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The hostages who were held Saturday for almost 11 hours in a Texas synagogue escaped unharmed after temple rabbi threw chair at kidnapper, who was later shot dead by the authorities.
This was revealed this Monday by the rabbi of the synagogue of the Beth Israel congregation, Charlie Cytron-Walker, who he was kidnapped along with three other hostages in an event that US President Joe Biden has described as an “act of terrorism”.
“It was terrifying. It was overwhelming and we’re still processing it,” Cytron-Walker said in an interview with CBS News.
The rabbi claimed that he himself let the suspect, identified by the FBI as British citizen Malik Faisal Akram, into the synagogue before the Shabbat church service began on Saturday morning.
Thinking that Akram was simply looking for a place to shelter on a cold morning, the rabbi made him a cup of hot tea and let him stay for that Saturday service, which was attended by just three other people and was broadcast live on Facebook.
At a time when his back was to the attendees, the rabbi heard the noise of a click and thought “it could be a gun,” he said in another interview Monday with The New York Times.
While the others prayed, the rabbi approached Akram and told him he could leave if he wanted, at which point the man pointed a gun at him.
Cytron-Walker, who had recently received training on how to deal with a threat from someone armed, said he tried to “remain calm” in the courtroom in the hours that followed, as the suspect “raved” and telephone negotiations with the suspect began. FBI.
The target of the kidnapper was secure the release of Pakistani scientist Aafia Siddiqui, who is serving an 86-year prison sentence in Texas for trying to kill US soldiers and agents while detained in Afghanistan.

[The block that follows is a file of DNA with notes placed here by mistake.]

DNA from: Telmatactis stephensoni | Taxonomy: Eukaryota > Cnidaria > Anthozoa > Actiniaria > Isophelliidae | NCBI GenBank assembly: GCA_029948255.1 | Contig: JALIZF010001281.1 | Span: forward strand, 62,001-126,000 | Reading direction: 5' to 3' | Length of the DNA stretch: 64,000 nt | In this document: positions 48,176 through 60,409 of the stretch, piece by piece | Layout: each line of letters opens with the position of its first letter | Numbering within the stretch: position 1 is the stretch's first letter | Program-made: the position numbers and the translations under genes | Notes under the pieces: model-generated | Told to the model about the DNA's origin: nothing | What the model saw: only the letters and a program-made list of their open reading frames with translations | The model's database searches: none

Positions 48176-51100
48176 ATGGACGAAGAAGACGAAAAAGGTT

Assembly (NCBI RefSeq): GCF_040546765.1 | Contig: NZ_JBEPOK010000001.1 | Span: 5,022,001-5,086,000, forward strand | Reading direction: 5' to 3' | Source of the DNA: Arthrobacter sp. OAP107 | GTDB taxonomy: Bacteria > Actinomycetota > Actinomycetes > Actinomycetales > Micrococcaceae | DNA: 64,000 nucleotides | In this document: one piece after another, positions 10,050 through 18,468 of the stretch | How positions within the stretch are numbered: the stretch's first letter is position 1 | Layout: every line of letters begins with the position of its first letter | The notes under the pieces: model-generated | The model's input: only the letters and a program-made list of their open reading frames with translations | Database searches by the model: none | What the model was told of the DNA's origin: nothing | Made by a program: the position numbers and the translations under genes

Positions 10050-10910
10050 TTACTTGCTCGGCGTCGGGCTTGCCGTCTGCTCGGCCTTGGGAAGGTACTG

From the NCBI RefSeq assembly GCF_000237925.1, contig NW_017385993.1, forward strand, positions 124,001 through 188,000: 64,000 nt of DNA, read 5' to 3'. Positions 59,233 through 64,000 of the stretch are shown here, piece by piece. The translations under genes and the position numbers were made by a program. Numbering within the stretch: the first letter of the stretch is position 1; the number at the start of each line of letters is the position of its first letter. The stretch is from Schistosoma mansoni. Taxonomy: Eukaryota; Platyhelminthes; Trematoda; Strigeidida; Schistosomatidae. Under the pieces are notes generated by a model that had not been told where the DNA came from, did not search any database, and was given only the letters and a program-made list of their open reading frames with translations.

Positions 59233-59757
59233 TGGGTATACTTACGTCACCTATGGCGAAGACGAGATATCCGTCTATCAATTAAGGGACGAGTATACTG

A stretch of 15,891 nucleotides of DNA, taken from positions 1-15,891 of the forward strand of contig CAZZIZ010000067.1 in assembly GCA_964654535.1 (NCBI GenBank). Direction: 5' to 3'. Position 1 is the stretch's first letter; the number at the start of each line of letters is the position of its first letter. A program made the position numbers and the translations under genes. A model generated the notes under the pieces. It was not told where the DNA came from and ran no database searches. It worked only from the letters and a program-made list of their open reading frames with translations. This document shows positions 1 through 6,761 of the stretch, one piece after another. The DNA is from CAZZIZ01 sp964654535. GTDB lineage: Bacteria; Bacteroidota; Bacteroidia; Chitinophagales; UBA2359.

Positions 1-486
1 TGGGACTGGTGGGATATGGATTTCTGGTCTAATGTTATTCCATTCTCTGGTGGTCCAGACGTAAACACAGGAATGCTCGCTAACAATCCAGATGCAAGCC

By mid-afternoon, the rabbi managed to calm Akram down enough to allow one of the hostages to be released, but then he became more belligerent in his conversations with the FBI and began “yelling and threatening more,” Cytron-Walker said. to the New York Times.
Another of the hostages was the vice president of the synagogue, Jeffrey Cohen, who explained Monday on Facebook that, thanks to the security training they had received, they were able to apply a series of strategies that “saved” their lives.
Asked to sit down by Akram, he chose a row with clear access to the exit, and managed to pass along clues to all the hostages so that they would gradually move to places closer to the door, he said.
As the negotiations dragged on, the rabbi noted in his interview with CBS News, he realized that Akram “wasn’t getting what he wanted” and could turn violent.
“I told them (the other hostages) to go away, threw a chair at the gunman and ran to the door. And the three of us managed to get out without even a shot being fired,” the rabbi noted.
Cohen stressed in his Facebook post that he and the other hostages “escaped,” denying that they were “released” by authorities.
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Eddie is an Australian news reporter with over 9 years in the industry and has published on Forbes and tech crunch.